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Terry Pratchett and the Azure Static Web Apps

· 3 min read
John Reilly
OSS Engineer - TypeScript, Azure, React, Node.js, .NET

Terry Pratchett is remembered on the internet. A non-standardised HTTP header: X-Clacks-Overhead is broadcast by websites seeking to pay tribute to the great man. This post shows how we can make Azure Static Web Apps join in.

title image reading "Terry Pratchett and the Azure Static Web Apps" with the Azure Static Web Apps logo and a Terry Pratchett icon by Lisa Krymova from

What is X-Clacks-Overhead?

This is well documented in the X-Clacks-Overhead website. To quote the highlights:

X-Clacks-Overhead is a non-standardised HTTP header based upon the fictional work of the late, great, Sir Terry Pratchett...

As a way to preserve the memory of Sir Terry Pratchett, the users of the SubReddit for the Discworld series came up with the idea behind the X-Clacks-Overhead HTTP Header. It allows web authors to silently commemorate someone through the use of a non-invasive header that can be transmitted from server to server, or server to client without operational interference.

You would only know the header is present if you analysed the transmission headers of your content requests on web sites serving the header.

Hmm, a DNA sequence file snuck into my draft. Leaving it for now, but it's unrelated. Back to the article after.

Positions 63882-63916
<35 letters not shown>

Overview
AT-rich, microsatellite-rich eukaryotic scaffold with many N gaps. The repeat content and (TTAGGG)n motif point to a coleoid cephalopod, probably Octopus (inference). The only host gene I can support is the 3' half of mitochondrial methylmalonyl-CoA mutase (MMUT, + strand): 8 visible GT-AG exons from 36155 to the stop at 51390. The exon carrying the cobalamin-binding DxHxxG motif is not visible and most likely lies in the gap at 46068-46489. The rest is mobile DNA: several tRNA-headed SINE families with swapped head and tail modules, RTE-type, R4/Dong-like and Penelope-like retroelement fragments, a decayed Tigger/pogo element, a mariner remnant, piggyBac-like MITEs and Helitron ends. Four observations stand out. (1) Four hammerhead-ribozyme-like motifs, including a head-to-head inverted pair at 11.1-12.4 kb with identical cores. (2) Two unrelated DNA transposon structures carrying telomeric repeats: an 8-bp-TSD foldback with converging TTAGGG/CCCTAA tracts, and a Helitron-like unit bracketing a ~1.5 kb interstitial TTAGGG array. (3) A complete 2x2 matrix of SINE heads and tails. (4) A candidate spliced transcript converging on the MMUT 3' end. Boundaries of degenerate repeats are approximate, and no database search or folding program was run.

Put simply, participating websites will broadcast the X-Clacks-Overhead: GNU Terry Pratchett header when they are serving content to a user.

Azure Static Web Apps serving the X-Clacks-Overhead header

Now we understand what we want to do, we can make an Azure Static Web Apps project do just that.

We're going to need an staticwebappconfig.json in root of our app, so we can configure our SWA. To add extra headers in, you use the globalHeaders setting:

"globalHeaders": {
"X-Clacks-Overhead": "GNU Terry Pratchett"

Above, we added the X-Clacks-Overhead header. When our app is deployed, it will automatically add this header to all requests:

screenshot of Chrome Devtools showing the x-clacks-overhead header on this blog

The above screenshot shows this very blog broadcasting the X-Clacks-Overhead header. If you crack open devtools you can validate this for yourself. The pull request that added it in can be found here.

Who else is out there?

It's great to know you're in good company. This page tracks websites that are broadcasting the X-Clacks-Overhead header. You can see from the image below that it has found this website too!

screenshot of showing this blog being listed

So if you'd like your Azure Static Web App to whisper Terry Pratchett's name under its breath; make it so!